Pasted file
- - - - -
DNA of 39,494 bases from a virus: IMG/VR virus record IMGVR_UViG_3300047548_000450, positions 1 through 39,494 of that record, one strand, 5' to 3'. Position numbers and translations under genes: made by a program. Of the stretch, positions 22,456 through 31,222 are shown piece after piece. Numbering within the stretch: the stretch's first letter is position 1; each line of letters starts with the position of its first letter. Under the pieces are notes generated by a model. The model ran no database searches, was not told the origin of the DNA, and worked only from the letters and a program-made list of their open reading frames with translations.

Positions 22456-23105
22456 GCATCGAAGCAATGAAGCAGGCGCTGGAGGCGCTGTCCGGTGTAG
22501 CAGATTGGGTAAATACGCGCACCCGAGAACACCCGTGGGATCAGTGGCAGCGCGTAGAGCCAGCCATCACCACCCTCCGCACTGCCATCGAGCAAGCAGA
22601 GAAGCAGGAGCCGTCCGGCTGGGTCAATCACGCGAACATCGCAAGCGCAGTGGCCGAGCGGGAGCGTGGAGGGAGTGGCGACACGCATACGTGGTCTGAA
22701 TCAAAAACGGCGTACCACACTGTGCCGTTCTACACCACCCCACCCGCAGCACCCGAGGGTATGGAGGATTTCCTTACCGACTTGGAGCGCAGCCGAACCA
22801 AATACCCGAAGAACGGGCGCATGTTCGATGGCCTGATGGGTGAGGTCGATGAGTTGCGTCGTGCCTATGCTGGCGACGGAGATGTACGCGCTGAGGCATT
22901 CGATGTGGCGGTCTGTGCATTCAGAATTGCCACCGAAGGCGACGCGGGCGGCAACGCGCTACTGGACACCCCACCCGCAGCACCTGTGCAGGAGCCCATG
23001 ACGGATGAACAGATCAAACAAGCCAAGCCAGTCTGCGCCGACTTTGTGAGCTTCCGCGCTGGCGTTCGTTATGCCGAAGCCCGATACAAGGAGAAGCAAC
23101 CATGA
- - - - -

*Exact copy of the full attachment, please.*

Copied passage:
DNA of 39,494 bases from a virus: IMG/VR virus record IMGVR_UViG_3300047548_000450, positions 1 through 39,494 of that record, one strand, 5' to 3'. Position numbers and translations under genes: made by a program. Of the stretch, positions 22,456 through 31,222 are shown piece after piece. Numbering within the stretch: the stretch's first letter is position 1; each line of letters starts with the position of its first letter. Under the pieces are notes generated by a model. The model ran no database searches, was not told the origin of the DNA, and worked only from the letters and a program-made list of their open reading frames with translations.

Positions 22456-23105
22456 GCATCGAAGCAATGAAGCAGGCGCTGGAGGCGCTGTCCGGTGTAG
22501 CAGATTGGGTAAATACGCGCACCCGAGAACACCCGTGGGATCAGTGGCAGCGCGTAGAGCCAGCCATCACCACCCTCCGCACTGCCATCGAGCAAGCAGA
22601 GAAGCAGGAGCCGTCCGGCTGGGTCAATCACGCGAACATCGCAAGCGCAGTGGCCGAGCGGGAGCGTGGAGGGAGTGGCGACACGCATACGTGGTCTGAA
22701 TCAAAAACGGCGTACCACACTGTGCCGTTCTACACCACCCCACCCGCAGCACCCGAGGGTATGGAGGATTTCCTTACCGACTTGGAGCGCAGCCGAACCA
22801 AATACCCGAAGAACGGGCGCATGTTCGATGGCCTGATGGGTGAGGTCGATGAGTTGCGTCGTGCCTATGCTGGCGACGGAGATGTACGCGCTGAGGCATT
22901 CGATGTGGCGGTCTGTGCATTCAGAATTGCCACCGAAGGCGACGCGGGCGGCAACGCGCTACTGGACACCCCACCCGCAGCACCTGTGCAGGAGCCCATG
23001 ACGGATGAACAGATCAAACAAGCCAAGCCAGTCTGCGCCGACTTTGTGAGCTTCCGCGCTGGCGTTCGTTATGCCGAAGCCCGATACAAGGAGAAGCAAC
23101 CATGA